3. Take eccentric pin receptor washer 64, and place it in the hole on the other side of the surrogate sling block 50, such that the screwdriver slot faces outward, and the eccentric hole aligns with the end of the pin in the eccentric sling swivel attachment pin 62. Be sure the eccentric pin receptor washer 64 is seated correctly as shown in FIGS. 8a, 8b and 8c.

4. Take the two eccentric pin rotation locks 66 and screw them into the two threaded holes in the sides of the surrogate sling block 50, where the eccentric sling swivel attachment pin 62 and eccentric pin receptor washer 64 were just inserted. Be sure that the screwdriver slots in the two eccentric pin rotation locks 66 are facing outward, but be careful to not over tighten them at this point in time.

5. Insert a small flathead screwdriver through the hole inside eccentric pin rotation lock 66 on the side of the surrogate sling block 50 where the eccentric sling swivel attachment pin 62 was inserted. Turn the screwdriver clockwise until the surrogate sling block 50 is drawn tight against the firearm stock. Hold the screwdriver while using the proper end of wrench 68 to turn the eccentric pin rotation lock 66 clockwise against eccentric sling swivel attachment pin 62, and "locking" it in position.

6. Insert the screwdriver through the hole inside eccentric pin rotation lock 66 on the side of the surrogate sling block 50 where the eccentric pin receptor washer 64 was inserted. Turn the screwdriver counter-clockwise until the surrogate sling block 50 is further drawn tight against the firearm stock. Hold the screwdriver while using wrench 68 to turn the eccentric pin rotation lock 66 clockwise against eccentric pin receptor washer 64, and "locking" it in position.

The firearm with surrogate sling assembly is now ready for field use.

The small size and weight of the surrogate sling block 50 has negligible impact on the appearance or balance of the firearm.

For the purpose of illustration, assume that the following parts are pre-installed by the manufacturer, and will hence be called lower bipod assembly:

20: Foot

22: Leg segment

24: Elastic cord

26: Cord lock

28: Tubular insert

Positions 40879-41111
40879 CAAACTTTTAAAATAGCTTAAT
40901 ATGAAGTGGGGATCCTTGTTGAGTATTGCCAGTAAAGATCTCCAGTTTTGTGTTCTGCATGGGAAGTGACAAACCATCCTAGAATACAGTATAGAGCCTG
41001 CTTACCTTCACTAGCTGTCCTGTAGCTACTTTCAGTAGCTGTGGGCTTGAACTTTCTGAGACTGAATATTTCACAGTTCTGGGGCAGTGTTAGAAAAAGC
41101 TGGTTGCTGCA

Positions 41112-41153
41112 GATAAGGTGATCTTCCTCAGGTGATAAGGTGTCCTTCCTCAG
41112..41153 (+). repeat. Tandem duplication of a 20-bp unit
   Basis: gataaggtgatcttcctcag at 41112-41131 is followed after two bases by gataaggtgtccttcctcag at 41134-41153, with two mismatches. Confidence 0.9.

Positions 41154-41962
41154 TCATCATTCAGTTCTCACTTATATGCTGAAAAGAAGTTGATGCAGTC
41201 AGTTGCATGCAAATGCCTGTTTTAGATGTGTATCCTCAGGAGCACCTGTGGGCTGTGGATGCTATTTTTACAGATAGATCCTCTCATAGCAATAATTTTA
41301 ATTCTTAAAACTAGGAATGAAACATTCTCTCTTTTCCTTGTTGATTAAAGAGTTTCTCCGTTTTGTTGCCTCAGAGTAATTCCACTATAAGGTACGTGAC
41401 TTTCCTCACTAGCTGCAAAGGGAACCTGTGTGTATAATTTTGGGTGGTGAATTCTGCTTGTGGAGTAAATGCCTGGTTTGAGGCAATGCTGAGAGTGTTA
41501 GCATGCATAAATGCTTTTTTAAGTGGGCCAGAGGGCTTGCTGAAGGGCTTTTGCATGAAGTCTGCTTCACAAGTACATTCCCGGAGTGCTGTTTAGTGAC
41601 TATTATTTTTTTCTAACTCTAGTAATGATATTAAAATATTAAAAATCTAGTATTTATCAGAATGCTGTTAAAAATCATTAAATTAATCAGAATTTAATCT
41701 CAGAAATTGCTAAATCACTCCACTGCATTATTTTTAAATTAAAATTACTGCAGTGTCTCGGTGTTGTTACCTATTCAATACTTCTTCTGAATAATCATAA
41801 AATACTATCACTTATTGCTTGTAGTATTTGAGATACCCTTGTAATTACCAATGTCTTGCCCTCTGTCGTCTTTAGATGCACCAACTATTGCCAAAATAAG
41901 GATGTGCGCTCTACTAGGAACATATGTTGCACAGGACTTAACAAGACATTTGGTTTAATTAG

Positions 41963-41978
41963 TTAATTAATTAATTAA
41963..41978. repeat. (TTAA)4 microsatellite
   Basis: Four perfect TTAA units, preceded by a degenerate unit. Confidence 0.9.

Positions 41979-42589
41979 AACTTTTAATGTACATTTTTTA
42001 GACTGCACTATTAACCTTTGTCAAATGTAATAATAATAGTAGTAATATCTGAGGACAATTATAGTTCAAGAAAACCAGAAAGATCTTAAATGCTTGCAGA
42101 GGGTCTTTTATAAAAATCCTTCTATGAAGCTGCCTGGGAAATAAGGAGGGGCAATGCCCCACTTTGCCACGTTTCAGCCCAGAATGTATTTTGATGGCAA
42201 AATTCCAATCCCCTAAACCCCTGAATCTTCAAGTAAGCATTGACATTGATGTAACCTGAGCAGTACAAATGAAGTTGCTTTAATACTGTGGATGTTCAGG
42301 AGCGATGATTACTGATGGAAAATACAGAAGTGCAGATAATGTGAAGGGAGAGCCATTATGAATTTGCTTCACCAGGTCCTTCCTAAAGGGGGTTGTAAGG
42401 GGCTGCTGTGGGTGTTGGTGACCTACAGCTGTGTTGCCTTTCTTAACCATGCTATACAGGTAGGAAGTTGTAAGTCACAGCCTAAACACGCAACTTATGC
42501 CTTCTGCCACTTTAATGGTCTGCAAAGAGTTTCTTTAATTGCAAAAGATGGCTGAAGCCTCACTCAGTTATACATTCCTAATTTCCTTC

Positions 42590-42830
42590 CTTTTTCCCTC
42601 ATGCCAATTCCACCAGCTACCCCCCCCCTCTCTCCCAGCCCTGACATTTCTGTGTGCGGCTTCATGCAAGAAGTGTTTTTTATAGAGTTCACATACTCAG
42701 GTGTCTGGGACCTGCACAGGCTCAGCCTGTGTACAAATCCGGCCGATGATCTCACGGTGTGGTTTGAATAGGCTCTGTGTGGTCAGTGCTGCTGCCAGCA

30: Threaded female leg receptacle

32: Threaded male ball

34: Threaded ball socket keeper

36: Ball socket washer

38: Leg junction

40: Leg rotation release

42: Leg rotation release spring

44: Leg rotation release axle

46: Leg rotation axle

48: Main attachment block.

The lower bipod assembly is normally stored and carried in a fully-folded position on the person. To ready the bipod for use, the user need merely grip the leg junction 38 in one hand with the arm extending down. When this hand is moved quickly forward and up, the individual leg segments 22 will swing away from the leg junction 38 and forward in an upward arc. The individual segments will then come into alignment so as to be coaxial with each other. Then elastic cord 24 will snap or pull the five segments together into an extended ready position as shown in FIG. 1 and FIG. 2. The entire operation is almost instantaneous.

The short length of the folded lower bipod assembly allows it to be easily carried on the user in ways that are more convenient than the long, conventional one piece bipod legs. For example the folded bipod can be carried in the user's coat pocket, a large pant pocket or a sheath designed for said bipod and attached to the users belt.

Referring to FIG. 6, once the lower bipod assembly is fully extended, the user attaches it to the surrogate sling assembly (pre-installed to the users firearm) with the following steps;

1. Be certain that the leg rotation release 40 is properly engaged with main attachment block 48 so to prevent main attachment block 48 and leg junction 38 from rotating about leg rotation release axle 44.

2. Tilt the lower bipod assembly back towards the breach end of the firearm approximately twenty to thirty degrees. Align the half moon arch in main attachment block 48 with the main attachment axle 52.

3. Bring the main attachment block 48 into contact with the main attachment axle 52, along the circumference of the half moon arch of the main attachment block 48.

4. Slowly rotate the lower bipod assembly forward until the attachment retaining lever 54 is contacted by the main attachment block 48.

5. Continue slowly rotating the lower bipod assembly until the attachment retaining lever 54 is pushed out of the way and it has completed a full ninety degrees of rotation.

6. Continue rotating the bipod assembly until it is firmly seated inside the surrogate sling block 50, at which time the attachment retaining lever 54 will snap into a locked position at a forty five degree angle.

The lower bipod is now attached to the surrogote sling assembly and the firearm and is ready for use.

The use of ball joints in my invention allows for considerable flexibility in positioning and use of the bipod.